In this prospective, observational study, after applying a machine-learning algorithm, we developed the decision model: Y = 0.5922 + 0.055117* X1–0.017599* X2 (Y: 0.5% hyperbaric bupivacaine volume; X1: vertebral column length; X2: abdominal girth), with the λ 0.055, MSE 0.0087, and R2 0.807. On decision-tree analysis, vertebral column length and abdominal girth were the top two performance physical variables with respect to intrathecal bupivacaine dosage.
According to the data type of this study, multiple linear regression, ridge regression, and lasso regression are usually used for data analysis. Multiple linear regression has the characteristics of simple construction, easy implementation, and low operation complexity, but the model is prone to overfitting. To control the complexity of the model, penalties or other constraints are often added to the model; that is, regularization techniques. Ridge regression and lasso regression are currently popular regularization regression techniques. The goal of the two is the same; that is, to minimize the sum of squared residuals, but the constraints on the regression coefficients are different. Ridge regression can effectively solve the problem of overfitting but, as the value changes, its feature coefficients become uniformly small, making it impossible to discern the importance of each feature. Lasso regression, however, effectively solves the overfitting problem; it can obtain a sparse solution by controlling the parameters: the coefficients of unimportant features will be assigned to 0, and the important features will be highlighted in order according to the weight value, so as to achieve the importance ranking of features, and further control the complexity of the algorithm according to the selected input features.
In the present study, according to the results of parameter selection of lasso regression and model evaluation for different parameters, when the physical variables included in the equation increased from 2 to 5, MSE and R2 were not obviously increased. On decision-tree analysis, vertebral column length and abdominal girth were the top two performance physical variables with respect to intrathecal bupivacaine dosage. Over one hundred term parturients were used to validate the model, and R2 of all patients during the validation was above 0.8, indicating that the model was reliable.
Previous studies reported that the median satisfactory block height for the loss of pinprick discrimination during spinal anesthesia for cesarean section was T5, and the interquartile range (IQR) was from T4-T6 . In our previous study, we set T5 as the appropriate spinal spread level and found the vertebral column length and abdominal girth to be the top two performance physical variables . In the current study, we set appropriate spinal spread levels for the loss of pinprick discrimination as T6, T5, and T4 at 15 min after intrathecal injection, and also found vertebral column length and abdominal girth to be the top two performance physical variables. We need to note that the regression model obtained in this study is more clinically valuable.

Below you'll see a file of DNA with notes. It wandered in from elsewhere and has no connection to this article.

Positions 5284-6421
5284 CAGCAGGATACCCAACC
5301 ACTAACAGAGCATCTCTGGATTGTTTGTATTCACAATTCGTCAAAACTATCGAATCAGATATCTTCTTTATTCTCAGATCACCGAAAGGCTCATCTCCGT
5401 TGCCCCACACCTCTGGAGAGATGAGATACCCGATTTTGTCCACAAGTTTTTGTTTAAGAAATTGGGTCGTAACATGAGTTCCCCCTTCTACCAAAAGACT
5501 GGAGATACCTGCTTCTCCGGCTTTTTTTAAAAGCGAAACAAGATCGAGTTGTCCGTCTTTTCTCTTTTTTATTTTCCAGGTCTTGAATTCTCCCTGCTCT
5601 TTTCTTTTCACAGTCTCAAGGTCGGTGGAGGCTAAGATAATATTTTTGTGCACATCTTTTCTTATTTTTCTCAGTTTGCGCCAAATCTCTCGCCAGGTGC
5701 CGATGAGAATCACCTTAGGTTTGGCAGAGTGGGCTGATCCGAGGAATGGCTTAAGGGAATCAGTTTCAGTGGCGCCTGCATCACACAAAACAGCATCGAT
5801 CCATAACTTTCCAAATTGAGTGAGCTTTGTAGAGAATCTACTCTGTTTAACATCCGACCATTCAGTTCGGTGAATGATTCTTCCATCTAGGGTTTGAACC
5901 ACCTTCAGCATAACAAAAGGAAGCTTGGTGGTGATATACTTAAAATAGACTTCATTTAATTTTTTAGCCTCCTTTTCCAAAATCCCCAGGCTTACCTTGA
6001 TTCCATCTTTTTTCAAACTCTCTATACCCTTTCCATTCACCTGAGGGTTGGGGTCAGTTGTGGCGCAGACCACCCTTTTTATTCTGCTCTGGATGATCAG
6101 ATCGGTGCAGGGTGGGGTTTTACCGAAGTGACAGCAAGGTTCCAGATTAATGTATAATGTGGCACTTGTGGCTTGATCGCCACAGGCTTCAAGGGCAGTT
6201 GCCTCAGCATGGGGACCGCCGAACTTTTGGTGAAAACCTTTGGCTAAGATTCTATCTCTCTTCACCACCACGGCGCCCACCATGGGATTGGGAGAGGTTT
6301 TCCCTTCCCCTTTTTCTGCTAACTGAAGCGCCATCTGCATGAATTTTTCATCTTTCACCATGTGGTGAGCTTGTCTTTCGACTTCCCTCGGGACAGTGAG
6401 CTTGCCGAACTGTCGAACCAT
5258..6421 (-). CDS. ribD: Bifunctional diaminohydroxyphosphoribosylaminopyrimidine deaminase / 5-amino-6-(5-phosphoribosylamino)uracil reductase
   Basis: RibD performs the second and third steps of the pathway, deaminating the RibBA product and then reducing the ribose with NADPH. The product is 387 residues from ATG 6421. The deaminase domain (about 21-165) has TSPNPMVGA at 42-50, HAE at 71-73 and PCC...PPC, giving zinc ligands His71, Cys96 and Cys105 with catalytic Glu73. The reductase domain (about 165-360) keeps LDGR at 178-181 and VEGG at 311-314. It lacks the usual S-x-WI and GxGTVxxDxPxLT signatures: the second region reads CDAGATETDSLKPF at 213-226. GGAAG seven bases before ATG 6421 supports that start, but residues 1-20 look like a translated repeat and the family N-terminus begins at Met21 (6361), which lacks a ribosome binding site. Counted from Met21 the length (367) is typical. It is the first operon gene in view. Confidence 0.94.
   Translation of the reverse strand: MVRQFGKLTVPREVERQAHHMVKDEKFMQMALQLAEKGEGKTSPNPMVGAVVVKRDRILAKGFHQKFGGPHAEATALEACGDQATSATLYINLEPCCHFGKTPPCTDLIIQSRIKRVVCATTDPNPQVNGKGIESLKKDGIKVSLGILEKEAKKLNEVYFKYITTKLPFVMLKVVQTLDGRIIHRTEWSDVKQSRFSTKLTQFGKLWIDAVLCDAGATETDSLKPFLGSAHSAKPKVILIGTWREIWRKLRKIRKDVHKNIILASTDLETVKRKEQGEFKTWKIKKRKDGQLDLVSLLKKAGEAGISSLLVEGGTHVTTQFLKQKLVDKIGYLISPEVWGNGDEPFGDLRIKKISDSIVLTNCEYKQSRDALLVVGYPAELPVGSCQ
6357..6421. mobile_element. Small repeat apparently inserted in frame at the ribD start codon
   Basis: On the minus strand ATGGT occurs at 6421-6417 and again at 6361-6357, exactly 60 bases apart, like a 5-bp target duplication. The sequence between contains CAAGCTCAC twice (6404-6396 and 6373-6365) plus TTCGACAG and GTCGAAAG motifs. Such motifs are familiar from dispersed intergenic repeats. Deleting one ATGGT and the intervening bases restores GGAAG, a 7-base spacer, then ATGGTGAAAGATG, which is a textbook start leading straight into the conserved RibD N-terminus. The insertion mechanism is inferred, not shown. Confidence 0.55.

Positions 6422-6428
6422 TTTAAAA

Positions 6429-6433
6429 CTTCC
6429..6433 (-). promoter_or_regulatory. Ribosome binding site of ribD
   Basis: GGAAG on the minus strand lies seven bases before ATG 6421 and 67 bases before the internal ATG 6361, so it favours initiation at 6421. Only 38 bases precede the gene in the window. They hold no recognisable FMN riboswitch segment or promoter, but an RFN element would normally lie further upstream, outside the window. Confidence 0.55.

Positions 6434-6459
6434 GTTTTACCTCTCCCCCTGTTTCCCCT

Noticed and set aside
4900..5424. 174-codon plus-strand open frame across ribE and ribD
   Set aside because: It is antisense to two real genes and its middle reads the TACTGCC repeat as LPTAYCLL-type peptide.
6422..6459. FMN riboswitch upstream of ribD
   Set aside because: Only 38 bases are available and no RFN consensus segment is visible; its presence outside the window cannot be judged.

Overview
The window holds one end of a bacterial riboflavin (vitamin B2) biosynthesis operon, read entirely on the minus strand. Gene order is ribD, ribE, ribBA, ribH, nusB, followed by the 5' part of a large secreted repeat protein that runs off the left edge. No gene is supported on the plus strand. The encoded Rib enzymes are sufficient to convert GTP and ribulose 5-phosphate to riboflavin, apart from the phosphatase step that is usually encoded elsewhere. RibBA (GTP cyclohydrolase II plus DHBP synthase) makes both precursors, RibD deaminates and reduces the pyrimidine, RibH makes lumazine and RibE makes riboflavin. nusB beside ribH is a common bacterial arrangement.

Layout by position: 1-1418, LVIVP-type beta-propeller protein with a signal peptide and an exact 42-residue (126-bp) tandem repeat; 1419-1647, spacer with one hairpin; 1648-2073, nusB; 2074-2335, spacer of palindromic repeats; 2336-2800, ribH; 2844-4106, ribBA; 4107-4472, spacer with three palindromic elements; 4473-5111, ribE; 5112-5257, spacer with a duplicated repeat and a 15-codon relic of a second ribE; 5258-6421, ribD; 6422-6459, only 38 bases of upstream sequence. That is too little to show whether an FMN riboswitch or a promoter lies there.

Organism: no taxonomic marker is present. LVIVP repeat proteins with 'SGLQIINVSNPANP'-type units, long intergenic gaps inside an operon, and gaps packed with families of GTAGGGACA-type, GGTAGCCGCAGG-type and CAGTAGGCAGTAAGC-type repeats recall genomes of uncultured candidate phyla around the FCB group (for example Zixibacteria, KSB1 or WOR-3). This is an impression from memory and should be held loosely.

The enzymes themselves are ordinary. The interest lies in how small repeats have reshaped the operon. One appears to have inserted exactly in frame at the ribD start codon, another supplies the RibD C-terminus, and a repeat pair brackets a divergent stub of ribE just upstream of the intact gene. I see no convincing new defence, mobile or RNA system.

In current study, the appropriate block level rate was 75.44%, with the mean bupivacaine volume 1.965 ml (9.825 mg). The mean bupivacaine dose was slightly lower than previous study reported that bupivacaine provides anesthesia in almost all patients (ED95) at doses that range between 11 and 13 mg . It may be that the study subjects only included Asians.
Studies have proven that, in pregnant women, soft tissues may migrate inward into the vertebral canal , and engorgement of the extradural venous plexus occurs when pregnant women are in the supine position because of obstruction of the inferior vena cava by the enlarged uterus [19, 20]. Thus, an increased abdominal girth in the parturient causes a decrease in lumbosacral cerebrospinal fluid volume. Carpenter et al. . reported that lumbosacral cerebrospinal fluid volume is the main determinant of the spread of spinal anesthesia. Our recent study showed that abdominal girth and dorsosacral distance were correlated with lumbosacral cerebrospinal fluid volume . Therefore, the maternal abdominal girth and vertebral length may have a predictive effect on the spinal spread due to their effect on the volume of the lumbosacral cerebrospinal fluid.
Previous studies reported incidences of hypotension varying from 1.9 to 71% [23, 24]. In the present study, hypotension during cesarean section occurred in 41.23% of participants and was treated with ephedrine and/or norepinephrine. Most of these patients were term parturients with appropriate spinal spread levels. Thus, when performing a cesarean section under spinal anesthesia, we must strictly monitor the patient’s hemodynamic status, irrespective of whether or not the anesthesia block level is in the appropriate range.
This study has several limitations. First, only the spread level at 15 min after intrathecal bupivacaine injection was used for the analysis. We know that the spinal spread changes over time. Second, intrathecal hyperbaric bupivacaine with opioid was not studied in current study and it is worthy of further study. Third, the model does not take into account the multitude of other factors, such as drug factors, position factors, surgical factors and so on. Forth, this model is based on Asians, and whether it is accurate in other races requires further research. Despite these limitations, the current machine-learning algorithm provides new insights into the potential impact of controversial parameters.